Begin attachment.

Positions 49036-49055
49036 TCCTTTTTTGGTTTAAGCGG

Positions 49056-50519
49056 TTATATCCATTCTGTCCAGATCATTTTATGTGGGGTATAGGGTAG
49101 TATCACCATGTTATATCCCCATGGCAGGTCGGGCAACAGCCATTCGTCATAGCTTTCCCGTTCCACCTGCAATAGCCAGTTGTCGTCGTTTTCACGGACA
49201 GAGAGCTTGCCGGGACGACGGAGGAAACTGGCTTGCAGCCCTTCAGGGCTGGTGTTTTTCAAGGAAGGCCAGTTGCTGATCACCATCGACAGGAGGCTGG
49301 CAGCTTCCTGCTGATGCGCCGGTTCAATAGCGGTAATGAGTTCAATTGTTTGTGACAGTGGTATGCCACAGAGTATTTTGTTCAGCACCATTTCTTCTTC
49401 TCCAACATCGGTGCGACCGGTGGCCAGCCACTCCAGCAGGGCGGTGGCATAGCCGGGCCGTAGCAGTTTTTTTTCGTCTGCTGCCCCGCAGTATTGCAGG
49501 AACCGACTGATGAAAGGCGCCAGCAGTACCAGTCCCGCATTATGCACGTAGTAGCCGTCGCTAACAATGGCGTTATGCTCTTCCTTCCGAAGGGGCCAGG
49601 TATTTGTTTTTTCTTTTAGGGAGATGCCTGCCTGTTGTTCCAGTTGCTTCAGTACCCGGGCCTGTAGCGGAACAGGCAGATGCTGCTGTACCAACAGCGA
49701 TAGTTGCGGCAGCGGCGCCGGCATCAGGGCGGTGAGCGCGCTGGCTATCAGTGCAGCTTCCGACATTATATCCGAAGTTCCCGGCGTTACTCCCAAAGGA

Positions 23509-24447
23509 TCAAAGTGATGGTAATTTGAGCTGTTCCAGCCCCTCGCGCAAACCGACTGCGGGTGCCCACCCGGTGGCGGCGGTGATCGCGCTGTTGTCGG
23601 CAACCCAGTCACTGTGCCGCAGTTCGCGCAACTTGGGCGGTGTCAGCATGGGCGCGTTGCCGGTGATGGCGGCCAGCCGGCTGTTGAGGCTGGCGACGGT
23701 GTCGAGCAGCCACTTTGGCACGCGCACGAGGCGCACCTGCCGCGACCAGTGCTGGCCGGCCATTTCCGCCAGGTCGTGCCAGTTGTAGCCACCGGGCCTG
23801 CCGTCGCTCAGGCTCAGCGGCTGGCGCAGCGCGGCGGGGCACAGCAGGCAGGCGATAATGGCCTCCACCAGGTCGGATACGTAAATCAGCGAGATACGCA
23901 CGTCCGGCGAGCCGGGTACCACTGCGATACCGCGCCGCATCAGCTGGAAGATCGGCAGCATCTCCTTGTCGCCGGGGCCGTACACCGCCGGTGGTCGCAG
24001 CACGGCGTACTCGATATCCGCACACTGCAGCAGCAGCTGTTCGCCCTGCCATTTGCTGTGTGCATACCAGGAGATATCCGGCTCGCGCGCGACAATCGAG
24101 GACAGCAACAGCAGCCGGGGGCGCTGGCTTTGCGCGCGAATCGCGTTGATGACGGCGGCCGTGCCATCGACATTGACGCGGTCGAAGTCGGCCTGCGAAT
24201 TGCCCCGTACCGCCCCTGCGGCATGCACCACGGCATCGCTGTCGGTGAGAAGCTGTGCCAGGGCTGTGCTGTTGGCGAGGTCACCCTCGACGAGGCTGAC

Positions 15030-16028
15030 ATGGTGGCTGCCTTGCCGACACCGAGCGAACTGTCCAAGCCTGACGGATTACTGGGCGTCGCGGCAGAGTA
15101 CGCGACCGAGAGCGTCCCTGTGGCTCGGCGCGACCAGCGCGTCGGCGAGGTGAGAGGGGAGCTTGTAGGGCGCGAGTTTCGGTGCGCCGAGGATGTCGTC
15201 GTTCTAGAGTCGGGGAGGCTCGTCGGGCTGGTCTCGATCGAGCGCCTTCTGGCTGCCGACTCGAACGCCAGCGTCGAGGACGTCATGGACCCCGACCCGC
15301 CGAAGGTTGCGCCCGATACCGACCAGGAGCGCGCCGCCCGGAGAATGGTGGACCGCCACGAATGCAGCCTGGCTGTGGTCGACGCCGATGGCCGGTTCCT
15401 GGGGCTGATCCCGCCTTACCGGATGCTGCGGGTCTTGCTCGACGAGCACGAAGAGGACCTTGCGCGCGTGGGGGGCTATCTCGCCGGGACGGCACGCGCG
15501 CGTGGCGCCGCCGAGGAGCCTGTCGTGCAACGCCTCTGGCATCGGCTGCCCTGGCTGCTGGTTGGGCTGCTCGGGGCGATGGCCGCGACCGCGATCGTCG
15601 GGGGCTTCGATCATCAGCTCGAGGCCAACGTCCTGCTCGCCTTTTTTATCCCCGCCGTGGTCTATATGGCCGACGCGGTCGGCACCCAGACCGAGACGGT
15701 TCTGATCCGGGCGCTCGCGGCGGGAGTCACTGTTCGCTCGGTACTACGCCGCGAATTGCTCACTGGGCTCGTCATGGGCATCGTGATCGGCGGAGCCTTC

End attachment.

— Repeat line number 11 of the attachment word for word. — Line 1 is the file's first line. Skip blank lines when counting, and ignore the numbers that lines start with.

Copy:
49701 TAGTTGCGGCAGCGGCGCCGGCATCAGGGCGGTGAGCGCGCTGGCTATCAGTGCAGCTTCCGACATTATATCCGAAGTTCCCGGCGTTACTCCCAAAGGA